Industrial Park Gets Service

An industrial park in Niles, Michigan, specifically requested to be connected to the high-speed network. Many of the tenants had considered relocating because of the previously shoddy connectivity. Thanks to Midwest Energy & Communications, those businesses chose to stay put. The co-op now serves about 80 percent of the industrial park with high-speed fiber. 

Listen to the full interview here.

For more about the history and structure of the cooperative, check out our own interview with Hance on Community Broadband Bits Podcast Episode 225.

Posted May 10, 2017 by lgonzalez

Franklin, Kentucky's Electric Plant Board is now offering Fiber-to-the-Home (FTTH) connectivity in limited areas of town through a pilot project. Franklin EPB wants to experiment with the possibility of bringing high-quality Internet access and VoIP to all its customers.

Businesses First, Now Residents

In 2013, Franklin EPB began serving local businesses after national providers refused to install fiber connectivity in local industrial parks. Community leaders in Franklin knew that retaining existing businesses and attracting new opportunities relied on fast, affordable, reliable connectivity and that giving up was not an option. The town already had experience with its own electric utility and chose to deploy and manage a municipal fiber network to spur economic development, improve connectivity for municipal facilities, and to enhance communication for EPB facilities.

A $1 million U.S. Department of Commerce Economic Development Administration grant combined with municipal bonds funded the initial deployment. The network encouraged a local establishment, Tractor Supply Company, to invest in a Franklin distribution center adding more than 330 jobs to the community.

Rural Kentucky Connecting

Approximately 8,400 people live in Franklin, which is located in central Kentucky along the southern border. Franklin is only about 90 minutes from Clarksville, Tennessee - another community with publicly owned fiber.

For now, residents in the pilot area can sign up for 100 Megabits per second (Mbps) download speeds for $50.00 per month. The pilot program page doesn’t describe them as symmetrical, but doesn’t list upload speeds. A gigabit option is not yet available but is listed as "to be determined." Installation is $49 and VoIP activation is $29.95. 

Posted April 25, 2017 by Staff

This is the transcript for Episode 249 of the Community Broadband Bits podcast. We have a returning guest, Alyssa Clemsen-Roberts of the Pedernales Electric Cooperative in Texas. She provides a first-hand perspective of the decisions and challenges facing electric cooperatives. Listen to this episode here.

Alyssa Clemsen-Roberts: I think also as you watch come cooperatives have great successes you'll see others follow.

Lisa Gonzalez: This is episode 249 of the Community Broadband Bits podcast from the Institute of Local Self Reliance. I'm Lisa Gonzalez. Alyssa Clemsen-Roberts is Vice President of Communications and Business Services for Pedernales Electric Cooperative. Pedernales serves a large region in Central Texas. In this episode, Christopher gets some honest perspective from someone who can offer unique insight from the world of cooperatives. They discuss a range of issues, including new Legislation from Tennessee, and how it will effect cooperatives. Alyssa and Christopher also get into the challenges that cooperatives must consider, when determining whether or not to offer connectivity to members. You can learn more about Pedernales at pec.coop. Now here is Alyssa Clemsen-Roberts and Christopher talking about cooperatives and the challenges of deciding whether or not to offer connectivity.

Christopher Mitchell: Welcome to another edition of the Community Broadband Bits podcast. I'm Chris Mitchell. Today I'm back with Alyssa Clemsen-Roberts, the Vice President of communication and business services for Pedernales Electric Co-op. Welcome back.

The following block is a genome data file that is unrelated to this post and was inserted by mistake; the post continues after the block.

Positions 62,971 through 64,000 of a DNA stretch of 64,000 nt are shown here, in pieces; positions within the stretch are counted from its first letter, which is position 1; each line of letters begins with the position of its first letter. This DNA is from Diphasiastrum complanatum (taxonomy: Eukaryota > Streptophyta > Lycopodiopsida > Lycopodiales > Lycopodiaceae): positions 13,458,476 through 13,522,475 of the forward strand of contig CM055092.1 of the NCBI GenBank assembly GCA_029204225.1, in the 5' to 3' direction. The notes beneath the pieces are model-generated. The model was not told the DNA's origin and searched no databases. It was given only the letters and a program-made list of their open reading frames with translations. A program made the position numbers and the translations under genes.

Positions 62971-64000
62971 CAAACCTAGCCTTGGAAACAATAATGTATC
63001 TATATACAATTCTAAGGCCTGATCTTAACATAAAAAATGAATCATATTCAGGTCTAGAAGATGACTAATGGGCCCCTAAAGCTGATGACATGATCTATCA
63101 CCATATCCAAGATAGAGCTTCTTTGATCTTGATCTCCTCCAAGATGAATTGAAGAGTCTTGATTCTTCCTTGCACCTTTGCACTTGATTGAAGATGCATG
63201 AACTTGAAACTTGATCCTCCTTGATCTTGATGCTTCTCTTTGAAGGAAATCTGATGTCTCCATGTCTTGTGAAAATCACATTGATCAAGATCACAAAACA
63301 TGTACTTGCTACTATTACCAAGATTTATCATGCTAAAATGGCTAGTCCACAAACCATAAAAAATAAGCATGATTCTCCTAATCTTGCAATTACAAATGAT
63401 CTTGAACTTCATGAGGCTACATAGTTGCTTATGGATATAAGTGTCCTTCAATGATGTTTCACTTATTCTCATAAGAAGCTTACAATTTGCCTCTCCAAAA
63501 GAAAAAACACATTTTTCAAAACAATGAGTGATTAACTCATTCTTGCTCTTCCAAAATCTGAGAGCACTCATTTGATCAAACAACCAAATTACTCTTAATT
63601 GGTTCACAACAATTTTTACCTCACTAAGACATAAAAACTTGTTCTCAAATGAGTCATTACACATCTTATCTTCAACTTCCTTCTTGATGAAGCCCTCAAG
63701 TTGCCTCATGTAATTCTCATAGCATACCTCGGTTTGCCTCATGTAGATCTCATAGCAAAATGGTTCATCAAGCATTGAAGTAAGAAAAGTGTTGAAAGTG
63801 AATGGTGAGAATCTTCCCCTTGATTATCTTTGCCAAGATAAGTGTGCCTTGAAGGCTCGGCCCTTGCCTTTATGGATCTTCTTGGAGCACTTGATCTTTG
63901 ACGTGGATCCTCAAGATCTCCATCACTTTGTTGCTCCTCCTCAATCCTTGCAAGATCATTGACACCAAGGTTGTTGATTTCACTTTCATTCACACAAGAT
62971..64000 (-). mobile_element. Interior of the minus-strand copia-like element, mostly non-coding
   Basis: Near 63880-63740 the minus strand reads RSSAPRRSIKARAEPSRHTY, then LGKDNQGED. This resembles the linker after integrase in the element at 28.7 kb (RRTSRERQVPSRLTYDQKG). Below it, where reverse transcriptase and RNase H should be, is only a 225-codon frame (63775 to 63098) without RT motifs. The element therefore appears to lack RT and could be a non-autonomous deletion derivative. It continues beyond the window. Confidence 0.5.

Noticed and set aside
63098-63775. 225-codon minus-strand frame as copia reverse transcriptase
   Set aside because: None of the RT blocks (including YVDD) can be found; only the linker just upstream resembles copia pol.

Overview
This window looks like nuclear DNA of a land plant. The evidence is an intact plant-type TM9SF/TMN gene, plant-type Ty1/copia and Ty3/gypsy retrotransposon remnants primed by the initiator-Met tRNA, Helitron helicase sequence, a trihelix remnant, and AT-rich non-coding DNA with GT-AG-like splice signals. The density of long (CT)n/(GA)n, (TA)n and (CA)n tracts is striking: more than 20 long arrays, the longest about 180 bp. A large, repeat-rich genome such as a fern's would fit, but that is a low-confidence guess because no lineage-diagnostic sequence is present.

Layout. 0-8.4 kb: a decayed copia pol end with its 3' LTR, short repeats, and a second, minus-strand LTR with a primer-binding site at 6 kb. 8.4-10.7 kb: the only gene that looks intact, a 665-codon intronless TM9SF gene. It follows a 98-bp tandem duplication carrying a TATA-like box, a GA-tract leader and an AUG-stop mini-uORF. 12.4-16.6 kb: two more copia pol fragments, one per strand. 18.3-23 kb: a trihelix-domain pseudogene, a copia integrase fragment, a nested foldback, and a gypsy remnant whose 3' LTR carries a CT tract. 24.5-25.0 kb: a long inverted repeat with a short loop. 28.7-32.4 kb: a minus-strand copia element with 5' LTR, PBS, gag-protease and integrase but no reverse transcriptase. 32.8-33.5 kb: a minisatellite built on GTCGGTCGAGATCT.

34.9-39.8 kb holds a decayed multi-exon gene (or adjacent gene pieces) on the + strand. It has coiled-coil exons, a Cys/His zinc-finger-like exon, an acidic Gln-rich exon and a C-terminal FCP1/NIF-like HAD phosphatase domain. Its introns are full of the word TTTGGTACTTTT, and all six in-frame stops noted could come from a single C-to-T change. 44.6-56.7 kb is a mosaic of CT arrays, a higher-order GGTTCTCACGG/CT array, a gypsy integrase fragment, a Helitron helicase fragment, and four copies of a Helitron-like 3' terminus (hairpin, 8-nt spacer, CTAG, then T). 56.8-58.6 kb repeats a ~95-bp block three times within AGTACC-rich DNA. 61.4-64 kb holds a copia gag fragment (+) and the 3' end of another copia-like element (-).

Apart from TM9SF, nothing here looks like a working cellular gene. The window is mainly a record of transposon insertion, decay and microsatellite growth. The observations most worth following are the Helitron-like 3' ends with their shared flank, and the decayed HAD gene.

Alyssa Clemsen-Roberts: Thanks Chris, Thanks for having me.

Christopher Mitchell: For people who have been long time listeners, Alyssa has been on the show before, although she was not with Pedernales before. Alyssa you have a lot of experience working with rural utilities and thinking about broadband, tell us a little bit about Pedernales. It's one of the nation's smaller electric co-ops, if I remember correctly.

Alyssa Clemsen-Roberts: Yes it is actually the nation's largest electric cooperative. We have...

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Posted April 19, 2017 by christopher

As we continue to cover the growing movement of rural electric cooperatives to bring high quality Internet networks to their members, we wanted to bring Alyssa Clemsen-Roberts back on the show. Alyssa was last on the show for episode 109 and has since moved from the Utilities Telecom Council to Pedernales Electric Co-op in Texas.

Though Pedernales is not considering a major broadband investment, Alyssa's insights from her years working with many electric utilities are valuable in understanding what electric co-ops have to consider before making a network investment. 

We start off by discussing the recent legislation in Tennessee that finally allows electric co-ops to offer Internet access before we move on to the real considerations a general manager has to examine before getting into telecom. We also talk quite a bit about the interplay between rural electric co-ops and telecommunications companies.

Read the transcript of the show.

We want your feedback and suggestions for the show-please e-mail us or leave a comment below.

This show is 32 minutes long and can be played on this page or via iTunes or the tool of your choice using this feed.

You can download this mp3 file directly from here. Listen to other episodes here or view all episodes in our index.

Thanks to Break the Bans for the music. The song is Escape and is licensed under a Creative Commons Attribution (3.0) license.

Posted April 6, 2017 by lgonzalez

Supervisory control and data acquisition (SCADA) systems allow utility systems to gather and analyze real time data. The computer system reduces outages, keeps the utilities running efficiently, and allows staff to know where problems arise. Municipal utilities that use SCADA systems are increasingly taking the next step - using the fiber-optic infrastructure that supports SCADA to bring better connectivity to town. Clarksville took that route and is now considering ways to become one of the best connected communities in Arkansas.